Your Sinful Nature
Adam and Eve in the Garden of Eden had free will but chose to abuse it, to rebel against their Creator. God had created them perfect; they lacked nothing. They need not fear any illnesses, hunger, death, any form of difficulty that plagues man today. The only requirement that they had was to live out their freedom under the sovereignty of God, i.e., the righteous rule of God, and the laws that the Creator would introduce, including the laws of nature.
One such natural law was that they would grow hungry if they did not eat, thus the need to obey the law to eat. The same would hold true for water as well, and the need to drink. Then, there was a need for sleep. Outside of these natural laws, God gave them work to accomplish within Eden, yet we will note in the texts below, there were not innumerable details, rules, and regulations. They had the freedom to fulfill the work that was assigned, as long as it was fulfilled.
Genesis 1:28 Updated American Standard Version (UASV)
28 And God blessed them. And God said to them, “Be fruitful and multiply and fill the earth and subdue it, and have dominion over the fish of the sea and over the birds of the heavens and over every living thing that moves on the earth.”
Genesis 2:15 Updated American Standard Version (UASV)
15 And Jehovah God took the man and set him in the garden of Eden to cultivate it and to keep it.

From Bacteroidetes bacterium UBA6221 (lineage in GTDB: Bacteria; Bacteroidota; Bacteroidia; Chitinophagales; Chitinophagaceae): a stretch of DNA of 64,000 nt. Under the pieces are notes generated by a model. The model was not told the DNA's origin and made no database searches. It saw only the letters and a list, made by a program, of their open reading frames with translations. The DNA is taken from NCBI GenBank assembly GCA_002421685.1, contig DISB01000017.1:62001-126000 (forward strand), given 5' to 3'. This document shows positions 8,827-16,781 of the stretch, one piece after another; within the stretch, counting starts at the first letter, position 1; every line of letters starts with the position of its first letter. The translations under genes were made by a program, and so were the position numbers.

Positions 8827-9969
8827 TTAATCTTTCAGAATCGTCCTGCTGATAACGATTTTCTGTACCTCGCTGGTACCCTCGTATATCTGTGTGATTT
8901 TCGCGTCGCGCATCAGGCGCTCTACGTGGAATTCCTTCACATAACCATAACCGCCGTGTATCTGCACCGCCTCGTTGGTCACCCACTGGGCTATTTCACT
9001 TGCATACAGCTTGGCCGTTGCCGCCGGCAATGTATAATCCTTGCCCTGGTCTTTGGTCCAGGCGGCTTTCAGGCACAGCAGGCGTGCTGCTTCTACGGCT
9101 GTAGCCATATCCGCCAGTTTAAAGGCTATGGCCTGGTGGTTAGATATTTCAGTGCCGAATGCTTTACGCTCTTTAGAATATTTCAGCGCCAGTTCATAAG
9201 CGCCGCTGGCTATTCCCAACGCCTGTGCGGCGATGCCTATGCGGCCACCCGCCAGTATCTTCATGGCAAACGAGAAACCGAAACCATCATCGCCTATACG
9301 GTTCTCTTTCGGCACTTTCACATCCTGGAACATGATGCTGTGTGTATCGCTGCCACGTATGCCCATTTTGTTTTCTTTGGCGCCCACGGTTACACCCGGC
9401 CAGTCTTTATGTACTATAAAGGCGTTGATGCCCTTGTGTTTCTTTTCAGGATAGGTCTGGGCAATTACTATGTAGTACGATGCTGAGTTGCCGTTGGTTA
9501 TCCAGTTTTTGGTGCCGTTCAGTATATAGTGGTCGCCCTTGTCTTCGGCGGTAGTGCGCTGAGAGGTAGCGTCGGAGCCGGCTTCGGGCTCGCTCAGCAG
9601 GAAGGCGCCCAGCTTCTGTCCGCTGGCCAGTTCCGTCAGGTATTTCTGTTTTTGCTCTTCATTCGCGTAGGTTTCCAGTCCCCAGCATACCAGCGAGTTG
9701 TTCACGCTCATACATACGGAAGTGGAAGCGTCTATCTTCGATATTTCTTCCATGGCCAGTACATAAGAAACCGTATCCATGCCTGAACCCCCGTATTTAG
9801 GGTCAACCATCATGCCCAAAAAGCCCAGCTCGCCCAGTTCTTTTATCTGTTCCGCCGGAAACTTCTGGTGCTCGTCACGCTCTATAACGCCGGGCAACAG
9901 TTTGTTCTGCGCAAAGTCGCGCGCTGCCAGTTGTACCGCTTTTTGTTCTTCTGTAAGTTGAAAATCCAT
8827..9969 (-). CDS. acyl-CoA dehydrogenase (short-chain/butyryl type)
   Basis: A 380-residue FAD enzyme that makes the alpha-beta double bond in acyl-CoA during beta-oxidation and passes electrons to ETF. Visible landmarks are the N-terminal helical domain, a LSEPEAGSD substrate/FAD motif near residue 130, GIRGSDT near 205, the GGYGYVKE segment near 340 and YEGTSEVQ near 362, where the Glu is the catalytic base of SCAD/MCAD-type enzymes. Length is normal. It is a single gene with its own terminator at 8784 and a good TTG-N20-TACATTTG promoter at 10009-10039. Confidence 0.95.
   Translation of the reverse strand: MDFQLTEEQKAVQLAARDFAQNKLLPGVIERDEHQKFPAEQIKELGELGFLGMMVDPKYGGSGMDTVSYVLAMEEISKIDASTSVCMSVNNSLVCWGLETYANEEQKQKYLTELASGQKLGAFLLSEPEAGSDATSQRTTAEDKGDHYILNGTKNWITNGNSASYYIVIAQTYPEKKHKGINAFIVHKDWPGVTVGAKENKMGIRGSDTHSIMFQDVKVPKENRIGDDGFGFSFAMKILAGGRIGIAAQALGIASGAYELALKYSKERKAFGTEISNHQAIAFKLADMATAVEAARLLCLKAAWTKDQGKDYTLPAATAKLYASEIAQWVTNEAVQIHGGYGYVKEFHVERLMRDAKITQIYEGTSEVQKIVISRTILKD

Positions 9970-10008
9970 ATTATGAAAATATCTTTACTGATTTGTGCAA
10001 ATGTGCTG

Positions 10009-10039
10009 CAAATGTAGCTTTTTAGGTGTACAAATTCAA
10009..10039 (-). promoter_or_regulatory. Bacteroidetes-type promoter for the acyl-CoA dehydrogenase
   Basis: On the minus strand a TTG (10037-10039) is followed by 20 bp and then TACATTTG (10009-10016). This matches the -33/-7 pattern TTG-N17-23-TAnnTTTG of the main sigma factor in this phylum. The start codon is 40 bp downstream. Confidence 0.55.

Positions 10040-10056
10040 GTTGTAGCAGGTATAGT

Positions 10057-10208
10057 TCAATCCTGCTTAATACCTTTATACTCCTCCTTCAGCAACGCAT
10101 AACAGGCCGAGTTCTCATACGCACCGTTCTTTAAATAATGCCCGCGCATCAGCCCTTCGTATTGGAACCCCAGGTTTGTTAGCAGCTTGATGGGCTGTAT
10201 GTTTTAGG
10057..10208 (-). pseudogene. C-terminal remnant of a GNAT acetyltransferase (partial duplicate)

However, one must recognize that the freedom given to a child to make decisions on their own means they are given responsibilities and are trusted to carry out those responsibilities. Moreover, it does not mean that the act of decision-making alone, for the sake of making them, was going to end with good results. A child must learn and grow from being taught by their father and mother, and as they demonstrate that, they are ready for more freedom and responsibility; then, they will receive it. God did not create Adam and Eve so that there was no need for growth, no need to learn. He gave both man and woman intelligence so that they could grow in knowledge and understanding, wisely making application to what they were learning. Of both Adam and Eve God said, “Let us make man in our image, after our likeness.” This means that the inner person within the first human pair would have possessed the same qualities in their decision-making skills as their Creator. If their love and respect for God and all he had done grew, it would have only been natural that they would have wanted to please him.
There was one law that the first couples were given, which would allow them to evidence their love and appreciation, as well as grow from their experience of obeying this law. “And Jehovah God commanded the man, saying, ‘From every tree of the garden you may freely eat, but from the tree of the knowledge of good and evil you shall not eat, for in the day that you eat from it you shall surely die.’” (Gen. 2:16, 17) They had an entire Garden of trees to eat from, as “God caused to grow every tree that was pleasing to the sight and good for food.” (Gen. 2:9) What did this mean? It meant that they lacked nothing regardless of this one restricted tree. It also meant that to obey or not obey was within their free will, and they were not lacking anything that would have contributed to their disobeying. Nevertheless, Adam, who was to be the father of humankind, had to learn that while he was given the earth as his domain, it still belonged to God as the rightful Ruler. Psalm 24:1, 10.